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Bauluo Ye

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since Aug 13, 2014
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Recent posts by Bauluo Ye

*blunt mode on*

It seems odd to me to have this discussion as if we haven't entered the Anthropocene. We're heading for 9 billion Homo sapiens in 2050. We all eat things. Something must die in order for us to live. Most likely whole ecosystems and a horrendous amount of entire species. Collectively this is what we rather want than having no or less than two children. If there ever existed such a thing as "invasive" We are it.

All is made possible by extraction of various kind. It's no use discussing conservation without discussing an alternative for the green revolution. Anybody who criticizes permies for spreading "invasives" has to offer a better alternative for feeding the world regeneratively or stop man from being a virus on shoes. I'm all ears!

Our actions shape everything on this planet, weather we want to know about it or not. We are now forced to think about how, not if, we want to shape this planet. It's scary. We're responsible for what happens next. This paradoxically includes conservation up to the point of eco-fascism. But there is no such thing as a piece of "nature" that's supposed to be like this or that. There's only desired by us or not desired by us now.

How much of the "natural" produce you buy at the farmers market is actually natural? My guess would be 0%. We live in a highly man made world. We are even driving evolution. Aren't we long beyond the point where our species has globally shuffled the genetic cards and we're going for a new round?

I haven't made up my mind about this topic. It's very complex and I've only red part of Tao Orion's book. For now I err on the cautious side. The topic is a pain in the ass to be honest, but I do feel I need to make up my mind before I risk wreaking ecological havoc. Thanks Destiny Hagest and others for taking on this difficult yet important subject.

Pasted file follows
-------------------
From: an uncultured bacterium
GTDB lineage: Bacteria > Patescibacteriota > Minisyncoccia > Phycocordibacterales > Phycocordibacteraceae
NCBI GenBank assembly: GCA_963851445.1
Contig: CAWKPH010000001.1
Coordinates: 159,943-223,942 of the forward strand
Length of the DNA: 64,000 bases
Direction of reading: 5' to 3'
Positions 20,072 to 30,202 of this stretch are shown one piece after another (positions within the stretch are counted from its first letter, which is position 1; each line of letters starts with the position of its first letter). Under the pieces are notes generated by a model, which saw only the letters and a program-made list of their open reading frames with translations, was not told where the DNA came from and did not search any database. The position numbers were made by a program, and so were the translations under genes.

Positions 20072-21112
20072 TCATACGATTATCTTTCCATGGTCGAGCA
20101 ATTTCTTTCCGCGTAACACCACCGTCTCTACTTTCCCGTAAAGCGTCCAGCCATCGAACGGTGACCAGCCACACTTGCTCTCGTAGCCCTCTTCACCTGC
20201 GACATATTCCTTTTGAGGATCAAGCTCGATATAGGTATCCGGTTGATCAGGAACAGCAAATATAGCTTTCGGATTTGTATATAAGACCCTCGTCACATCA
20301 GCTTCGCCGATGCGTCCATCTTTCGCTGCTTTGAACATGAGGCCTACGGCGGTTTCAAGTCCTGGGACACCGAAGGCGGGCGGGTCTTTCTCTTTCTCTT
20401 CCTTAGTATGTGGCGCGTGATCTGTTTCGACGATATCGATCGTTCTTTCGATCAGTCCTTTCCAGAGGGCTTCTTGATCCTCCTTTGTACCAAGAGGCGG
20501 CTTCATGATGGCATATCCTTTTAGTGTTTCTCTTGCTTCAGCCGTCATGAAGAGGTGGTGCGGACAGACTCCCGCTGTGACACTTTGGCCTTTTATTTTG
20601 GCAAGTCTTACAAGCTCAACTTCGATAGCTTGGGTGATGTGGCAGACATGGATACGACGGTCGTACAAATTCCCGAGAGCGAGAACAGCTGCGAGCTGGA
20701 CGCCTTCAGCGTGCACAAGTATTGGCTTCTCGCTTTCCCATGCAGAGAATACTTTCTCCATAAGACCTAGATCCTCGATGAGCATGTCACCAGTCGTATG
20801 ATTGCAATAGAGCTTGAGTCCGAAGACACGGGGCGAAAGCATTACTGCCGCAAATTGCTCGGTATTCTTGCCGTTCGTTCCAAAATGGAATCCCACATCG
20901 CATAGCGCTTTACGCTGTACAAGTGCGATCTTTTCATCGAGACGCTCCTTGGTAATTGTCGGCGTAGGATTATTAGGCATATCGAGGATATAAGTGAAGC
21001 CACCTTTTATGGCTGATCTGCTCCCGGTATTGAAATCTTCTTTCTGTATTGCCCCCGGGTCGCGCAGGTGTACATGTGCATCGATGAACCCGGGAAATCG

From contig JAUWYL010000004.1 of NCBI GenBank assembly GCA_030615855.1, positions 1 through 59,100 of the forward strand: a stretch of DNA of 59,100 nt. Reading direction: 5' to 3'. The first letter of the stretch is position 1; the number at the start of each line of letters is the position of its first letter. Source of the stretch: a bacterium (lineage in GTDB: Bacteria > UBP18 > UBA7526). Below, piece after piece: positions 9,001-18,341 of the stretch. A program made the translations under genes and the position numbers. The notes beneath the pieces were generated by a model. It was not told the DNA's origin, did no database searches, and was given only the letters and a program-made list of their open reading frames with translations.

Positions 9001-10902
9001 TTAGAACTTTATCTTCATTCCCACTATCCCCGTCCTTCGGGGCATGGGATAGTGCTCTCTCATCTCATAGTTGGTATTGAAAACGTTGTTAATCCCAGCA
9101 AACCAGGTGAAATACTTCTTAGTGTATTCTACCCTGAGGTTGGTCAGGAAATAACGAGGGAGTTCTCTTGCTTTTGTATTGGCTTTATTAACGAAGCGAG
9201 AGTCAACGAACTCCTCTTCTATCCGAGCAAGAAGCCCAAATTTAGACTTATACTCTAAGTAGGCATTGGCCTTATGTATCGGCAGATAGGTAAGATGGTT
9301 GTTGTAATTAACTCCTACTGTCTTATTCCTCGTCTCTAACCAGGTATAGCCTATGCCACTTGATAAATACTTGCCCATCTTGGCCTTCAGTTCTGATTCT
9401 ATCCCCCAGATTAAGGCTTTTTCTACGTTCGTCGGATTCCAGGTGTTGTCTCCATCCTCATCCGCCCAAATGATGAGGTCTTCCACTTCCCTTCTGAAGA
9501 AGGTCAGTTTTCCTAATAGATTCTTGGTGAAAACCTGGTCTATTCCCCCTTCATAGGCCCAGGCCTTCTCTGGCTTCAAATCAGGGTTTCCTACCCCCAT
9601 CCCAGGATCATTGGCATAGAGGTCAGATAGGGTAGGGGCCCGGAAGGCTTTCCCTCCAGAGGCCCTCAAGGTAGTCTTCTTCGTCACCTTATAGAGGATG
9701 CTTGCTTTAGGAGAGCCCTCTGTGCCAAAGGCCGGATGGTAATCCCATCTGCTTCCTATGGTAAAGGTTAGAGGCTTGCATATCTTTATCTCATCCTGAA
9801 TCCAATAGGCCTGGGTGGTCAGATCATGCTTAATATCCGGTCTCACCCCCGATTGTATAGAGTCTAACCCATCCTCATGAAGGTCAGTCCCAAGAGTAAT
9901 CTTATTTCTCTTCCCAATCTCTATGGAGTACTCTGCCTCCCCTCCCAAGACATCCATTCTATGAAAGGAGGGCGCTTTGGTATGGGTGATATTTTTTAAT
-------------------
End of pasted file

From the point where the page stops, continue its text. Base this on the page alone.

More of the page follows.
3 years ago
Dear Konstantinos,

It's been ages since I responded to this thread. Nice to see you're still inspiring people. For a long time I presumed I was going to buy land in Spain and therefore prepared for quite dry circumstances. Things went another way and I ended up buying land in Central Portugal. Plenty of water there, except for the summner months. Part of me regrets missing out on the challenge of converting a "desert" into something more habitable. It's better this way though.
I did manage to lay my hands on a kg or so of bitter almonds because I've learned from you almonds are hardy as hell. Almost without thinking, I soaked them for a couple of days. They went into the ground when it was still freezing at night. The first one that came up was snatched by wildlife (I have been away since). It makes me wonder what the challenge actually is in terms of drought/rodent/seed viability ratio. This ratio may influence the time one would want to put seeds in the ground.
Nature was just waking up from winter dormancy when I put the seeds in the ground. I can imagine a mouse would grab even an almond full of cynide because it's starving and this simply happens to be the only thing available at that moment. Any thoughts?

Kind regards,

Ye
3 years ago
Great feedback!
3 years ago